It speaks volumes about the strength of Wales’ back row options going into the Rugby World Cup that – and whisper this quietly – Taulupe Faletau’s absence may not be all that severe.
Don’t be alarmed. This is meant in no way to diminish the talent, importance or standing of Wales’ premier forward. It is merely a pointer to the prowess of the back row positions in the Welsh squad.
There’s been much debate about the sensibility of the world’s biggest teams playing ferocious and full-blooded warm-up games ahead of rugby’s greatest spectacle.
We’ve already seen the perils of Wales packing down against England with first-choice fly-half Gareth Anscombe lost for the tournament following a knee injury suffered in the Dragons’ opening warm-up at Twickenham.
While Anscombe is a significant loss for Wales and coach Warren Gatland, they at least have a more than able deputy in Dan Biggar – who the New Zealand-born Anscombe had displaced as first choice 10.
But the biggest blow to Wales’ quest for a maiden Webb Ellis Cup – they would become only the second northern hemisphere side to lift it – happened a few weeks earlier with the loss of their nonpareil Number 8.
A broken collarbone as Faletau neared a return from a broken arm that ruled him out of the Six Nations at the beginning of the year has made for a thoroughly wretched 2019 for the Tonga-born totem.
In previous World Cups, the loss of such a talismanic figure may well have sounded the death knell on Wales’ tournament hopes before even boarding the plane. But this is not the brittle Welsh teams of old. This is not the old school pack of rotund, immobile Welsh forwards. And this is most certainly not your run of the mill back row department.
Such is the Dragons’ depth, there is a legitimate claim they embarked for Japan with the most talented set of loose forwards ever selected for a World Cup – and that’s devoid of injured phenom Faletau.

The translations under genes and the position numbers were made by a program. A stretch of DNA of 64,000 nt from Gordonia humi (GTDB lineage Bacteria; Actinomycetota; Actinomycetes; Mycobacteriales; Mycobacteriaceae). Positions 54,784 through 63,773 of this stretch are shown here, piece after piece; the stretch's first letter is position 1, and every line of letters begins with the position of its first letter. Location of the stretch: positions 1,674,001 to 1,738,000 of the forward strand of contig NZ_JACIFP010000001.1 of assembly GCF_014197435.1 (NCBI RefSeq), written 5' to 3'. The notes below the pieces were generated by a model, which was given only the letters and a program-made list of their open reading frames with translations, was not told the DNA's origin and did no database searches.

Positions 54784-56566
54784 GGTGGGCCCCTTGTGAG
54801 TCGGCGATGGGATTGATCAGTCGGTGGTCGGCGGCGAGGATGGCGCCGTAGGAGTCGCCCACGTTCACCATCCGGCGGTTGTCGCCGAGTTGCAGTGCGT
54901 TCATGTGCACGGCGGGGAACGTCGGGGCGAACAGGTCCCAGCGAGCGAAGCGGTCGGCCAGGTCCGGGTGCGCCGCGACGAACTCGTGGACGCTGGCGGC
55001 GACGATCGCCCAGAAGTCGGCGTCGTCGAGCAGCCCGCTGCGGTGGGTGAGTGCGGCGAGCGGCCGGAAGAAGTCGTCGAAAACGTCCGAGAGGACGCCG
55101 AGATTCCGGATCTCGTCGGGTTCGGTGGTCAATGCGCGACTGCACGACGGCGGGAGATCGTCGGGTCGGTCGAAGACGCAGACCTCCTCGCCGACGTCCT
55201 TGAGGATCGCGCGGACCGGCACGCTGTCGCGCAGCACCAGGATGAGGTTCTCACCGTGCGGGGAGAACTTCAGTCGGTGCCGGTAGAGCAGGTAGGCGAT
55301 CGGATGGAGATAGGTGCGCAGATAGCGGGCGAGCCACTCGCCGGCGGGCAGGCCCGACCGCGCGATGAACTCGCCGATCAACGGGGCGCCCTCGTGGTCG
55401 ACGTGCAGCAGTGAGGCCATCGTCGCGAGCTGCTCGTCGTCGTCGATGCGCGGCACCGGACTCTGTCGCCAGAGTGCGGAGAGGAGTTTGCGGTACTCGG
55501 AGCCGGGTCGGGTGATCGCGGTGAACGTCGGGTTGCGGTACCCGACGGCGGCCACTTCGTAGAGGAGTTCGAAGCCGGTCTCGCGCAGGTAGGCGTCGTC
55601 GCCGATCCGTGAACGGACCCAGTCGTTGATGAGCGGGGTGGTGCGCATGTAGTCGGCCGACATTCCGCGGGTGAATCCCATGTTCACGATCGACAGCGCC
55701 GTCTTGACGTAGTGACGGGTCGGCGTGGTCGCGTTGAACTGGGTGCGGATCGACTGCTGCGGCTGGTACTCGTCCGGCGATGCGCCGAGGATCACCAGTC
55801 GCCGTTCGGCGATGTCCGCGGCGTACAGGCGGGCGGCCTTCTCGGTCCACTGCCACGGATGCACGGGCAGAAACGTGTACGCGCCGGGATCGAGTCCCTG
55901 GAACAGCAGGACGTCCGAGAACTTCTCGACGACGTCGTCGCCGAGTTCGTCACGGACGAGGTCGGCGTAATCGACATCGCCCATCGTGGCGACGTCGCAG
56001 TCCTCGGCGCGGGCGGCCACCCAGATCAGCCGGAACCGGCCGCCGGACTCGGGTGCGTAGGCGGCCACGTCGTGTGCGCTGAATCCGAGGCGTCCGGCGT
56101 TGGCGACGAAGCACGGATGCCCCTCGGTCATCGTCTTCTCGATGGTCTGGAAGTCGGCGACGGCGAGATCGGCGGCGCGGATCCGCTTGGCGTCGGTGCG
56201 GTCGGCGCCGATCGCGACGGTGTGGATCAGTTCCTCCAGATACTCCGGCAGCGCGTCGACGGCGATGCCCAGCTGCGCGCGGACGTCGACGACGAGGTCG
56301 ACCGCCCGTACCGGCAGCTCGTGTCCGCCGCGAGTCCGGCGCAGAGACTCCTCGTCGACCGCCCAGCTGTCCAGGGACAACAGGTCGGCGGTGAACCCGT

Justin Tipuric can consider himself one of the unluckiest rugby players in the last two decades of Welsh rugby. The Trebanos terror has been a terrier-like presence throughout the last eight years. A bulldozing ball carrier who possesses David Pocock-esque presence at the breakdown, he could easily have earned far more than the 66 caps he owns. That he hasn’t has been as much down to bad timing as anything else.
The 30-year-old had the misfortune of emerging when stalwarts and coaches’ favourites like Ryan Jones and Sam Warburton – Wales’ two longest-serving captains – were at their peak. He was also up against Dan Lydiate’s unique tackling style and relentless workrate.
Josh Navidi is a physical mismatch and tackling demon – not surprising considering his Iranian father Hedy was a talented wrestler who dreamed of appearing at the Olympics, but settled for placing fifth at the British Open and coaching the Welsh national team after moving to Bangor as a teenager.
Like Tipuric, Navidi is another beast at the breakdown and a player finally cementing his place in the Welsh team after years of injury heartache and misfortune.
There’s Ross Moriarty, who has become a mainstay of Gatland’s back row make-up in the last 18 months. Having been a late call-up to the 2015 World Cup squad when Eli Walker went down injured, Moriarty, then 21, has converted his two caps into 34 and would have assumed he’d be wearing the No8 shirt against Georgia. He is a descendant of Welsh rugby royalty, son of former Wales league and union international Paul and nephew of another, Richard.
Moriarty, a more fiery and forthright character, is reported to have approached Gatland in an inquisitive, positive manner as to why he wasn’t starting. Such is his confidence and stature gained in four years.
Wales are so stacked at the back of the pack, that Moriarty – who has perhaps profited most from Faletau’s recent misfortune – doesn’t make the starting XV due to the form of promising Aaron Wainwright.
Perhaps Gatland is hoping to have feisty Moriarty fired up for whenever he does enter the fray, or simply keeping a key player fresh for Australia. Maybe it’s just down to 21-year-old Wainwright’s jaw-droppingly quick ascension.
Wainwright is a converted winger who only took up rugby seriously in his late teens when his footballing dreams with Cardiff City and Newport County died. He only made his senior debut for his club Dragons in 2017. A year later he was coming off the bench for the Dragons in red against Argentina, having not even previously played for the U20s.
Then there are James Davies and Aaron Shingler, more than solid bench options. Who knows how many more caps Davies, 28, would have (he has five) were it not for a litany of injuries.
Wales got to the semi-finals eight years ago where they lost by a point to France, with a back row contingent of Faletau, Warburton and Lydiate, as well as Jones and Andy Powell.
Wales were, briefly, ranked number one in the world a few weeks ago and had amassed a 14-game unbeaten run. A massive reason for that is the strength of their backbone, the flankers and No8s. And they got there without Faletau.
With the back row class of 2019, as well as a supremely talented squad, Wales should have a chance to emulate a best-ever World Cup finish of third, achieved at the inaugural competition, in 1987.
Even without their standard bearer, let’s see how tall they can stand.
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